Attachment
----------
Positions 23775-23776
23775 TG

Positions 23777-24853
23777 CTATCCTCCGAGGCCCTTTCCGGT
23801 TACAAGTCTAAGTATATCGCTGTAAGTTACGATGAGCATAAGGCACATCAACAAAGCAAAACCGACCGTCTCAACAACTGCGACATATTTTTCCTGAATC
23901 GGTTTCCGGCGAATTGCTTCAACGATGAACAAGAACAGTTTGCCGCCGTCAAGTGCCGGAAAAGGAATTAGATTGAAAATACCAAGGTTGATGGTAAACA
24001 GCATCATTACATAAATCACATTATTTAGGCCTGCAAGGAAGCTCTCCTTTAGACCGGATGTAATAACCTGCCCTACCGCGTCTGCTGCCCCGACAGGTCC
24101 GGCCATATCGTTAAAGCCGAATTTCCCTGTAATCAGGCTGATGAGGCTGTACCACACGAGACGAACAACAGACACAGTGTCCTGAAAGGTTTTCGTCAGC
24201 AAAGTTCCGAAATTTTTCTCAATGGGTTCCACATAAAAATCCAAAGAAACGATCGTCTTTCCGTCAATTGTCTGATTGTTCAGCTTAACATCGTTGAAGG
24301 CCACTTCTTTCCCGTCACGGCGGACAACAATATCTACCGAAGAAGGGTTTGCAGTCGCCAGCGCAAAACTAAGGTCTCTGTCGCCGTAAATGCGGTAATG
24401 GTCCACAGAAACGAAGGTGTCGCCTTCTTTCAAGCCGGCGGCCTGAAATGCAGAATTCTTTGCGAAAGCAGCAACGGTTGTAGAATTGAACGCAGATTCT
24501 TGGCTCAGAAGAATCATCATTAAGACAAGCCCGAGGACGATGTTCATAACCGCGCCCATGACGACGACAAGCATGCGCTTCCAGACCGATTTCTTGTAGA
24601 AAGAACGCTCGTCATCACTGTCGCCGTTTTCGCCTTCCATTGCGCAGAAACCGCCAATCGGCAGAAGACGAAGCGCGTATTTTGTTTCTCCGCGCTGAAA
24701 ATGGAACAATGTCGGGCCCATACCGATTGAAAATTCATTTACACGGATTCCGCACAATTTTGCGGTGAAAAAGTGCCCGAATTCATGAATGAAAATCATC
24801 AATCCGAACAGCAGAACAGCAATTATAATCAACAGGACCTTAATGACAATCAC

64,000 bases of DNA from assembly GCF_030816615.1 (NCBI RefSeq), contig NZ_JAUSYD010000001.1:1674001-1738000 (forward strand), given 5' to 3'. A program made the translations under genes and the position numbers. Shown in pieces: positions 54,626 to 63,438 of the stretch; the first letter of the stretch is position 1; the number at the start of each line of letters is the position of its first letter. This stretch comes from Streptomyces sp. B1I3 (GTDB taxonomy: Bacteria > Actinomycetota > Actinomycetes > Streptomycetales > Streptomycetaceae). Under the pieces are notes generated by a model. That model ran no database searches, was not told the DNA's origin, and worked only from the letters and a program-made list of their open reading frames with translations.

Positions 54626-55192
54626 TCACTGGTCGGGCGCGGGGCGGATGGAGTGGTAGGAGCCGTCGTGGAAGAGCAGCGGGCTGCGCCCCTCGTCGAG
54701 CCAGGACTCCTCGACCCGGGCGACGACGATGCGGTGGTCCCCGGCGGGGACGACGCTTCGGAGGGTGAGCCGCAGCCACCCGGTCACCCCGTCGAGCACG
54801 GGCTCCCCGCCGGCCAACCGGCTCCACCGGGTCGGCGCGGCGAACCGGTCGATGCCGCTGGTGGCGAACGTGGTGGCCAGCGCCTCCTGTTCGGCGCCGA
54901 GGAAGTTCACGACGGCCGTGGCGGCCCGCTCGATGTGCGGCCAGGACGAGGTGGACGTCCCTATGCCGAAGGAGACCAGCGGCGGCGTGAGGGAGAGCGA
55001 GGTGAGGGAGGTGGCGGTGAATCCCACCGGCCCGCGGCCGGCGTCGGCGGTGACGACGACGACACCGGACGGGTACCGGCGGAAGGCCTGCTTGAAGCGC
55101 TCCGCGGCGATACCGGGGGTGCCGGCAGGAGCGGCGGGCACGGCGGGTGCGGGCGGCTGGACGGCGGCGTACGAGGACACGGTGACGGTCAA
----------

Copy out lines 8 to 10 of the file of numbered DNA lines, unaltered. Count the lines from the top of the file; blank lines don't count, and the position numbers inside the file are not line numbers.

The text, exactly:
24101 GGCCATATCGTTAAAGCCGAATTTCCCTGTAATCAGGCTGATGAGGCTGTACCACACGAGACGAACAACAGACACAGTGTCCTGAAAGGTTTTCGTCAGC
24201 AAAGTTCCGAAATTTTTCTCAATGGGTTCCACATAAAAATCCAAAGAAACGATCGTCTTTCCGTCAATTGTCTGATTGTTCAGCTTAACATCGTTGAAGG
24301 CCACTTCTTTCCCGTCACGGCGGACAACAATATCTACCGAAGAAGGGTTTGCAGTCGCCAGCGCAAAACTAAGGTCTCTGTCGCCGTAAATGCGGTAATG